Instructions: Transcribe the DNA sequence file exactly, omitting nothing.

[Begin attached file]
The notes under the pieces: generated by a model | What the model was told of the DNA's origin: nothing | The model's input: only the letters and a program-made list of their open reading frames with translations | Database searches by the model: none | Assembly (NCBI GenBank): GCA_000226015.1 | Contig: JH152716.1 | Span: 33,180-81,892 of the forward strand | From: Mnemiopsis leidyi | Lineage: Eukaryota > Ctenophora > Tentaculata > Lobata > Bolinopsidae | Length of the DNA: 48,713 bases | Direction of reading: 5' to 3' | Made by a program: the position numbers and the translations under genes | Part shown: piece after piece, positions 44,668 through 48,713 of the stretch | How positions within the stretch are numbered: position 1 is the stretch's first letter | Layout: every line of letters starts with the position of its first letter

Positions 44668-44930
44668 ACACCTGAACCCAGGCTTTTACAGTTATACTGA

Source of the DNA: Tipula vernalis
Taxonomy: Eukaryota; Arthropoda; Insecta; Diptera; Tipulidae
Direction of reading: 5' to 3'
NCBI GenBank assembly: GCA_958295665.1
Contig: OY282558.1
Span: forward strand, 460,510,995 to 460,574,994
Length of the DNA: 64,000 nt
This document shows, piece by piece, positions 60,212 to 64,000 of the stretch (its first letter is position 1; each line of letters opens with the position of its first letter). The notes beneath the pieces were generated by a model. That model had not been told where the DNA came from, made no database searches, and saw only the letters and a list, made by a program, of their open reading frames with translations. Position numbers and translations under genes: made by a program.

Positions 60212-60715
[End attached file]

The notes under the pieces: generated by a model | What the model was told of the DNA's origin: nothing | The model's input: only the letters and a program-made list of their open reading frames with translations | Database searches by the model: none | Assembly (NCBI GenBank): GCA_000226015.1 | Contig: JH152716.1 | Span: 33,180-81,892 of the forward strand | From: Mnemiopsis leidyi | Lineage: Eukaryota > Ctenophora > Tentaculata > Lobata > Bolinopsidae | Length of the DNA: 48,713 bases | Direction of reading: 5' to 3' | Made by a program: the position numbers and the translations under genes | Part shown: piece after piece, positions 44,668 through 48,713 of the stretch | How positions within the stretch are numbered: position 1 is the stretch's first letter | Layout: every line of letters starts with the position of its first letter

Positions 44668-44930
44668 ACACCTGAACCCAGGCTTTTACAGTTATACTGA

Source of the DNA: Tipula vernalis
Taxonomy: Eukaryota; Arthropoda; Insecta; Diptera; Tipulidae
Direction of reading: 5' to 3'
NCBI GenBank assembly: GCA_958295665.1
Contig: OY282558.1
Span: forward strand, 460,510,995 to 460,574,994
Length of the DNA: 64,000 nt
This document shows, piece by piece, positions 60,212 to 64,000 of the stretch (its first letter is position 1; each line of letters opens with the position of its first letter). The notes beneath the pieces were generated by a model. That model had not been told where the DNA came from, made no database searches, and saw only the letters and a list, made by a program, of their open reading frames with translations. Position numbers and translations under genes: made by a program.

Positions 60212-60715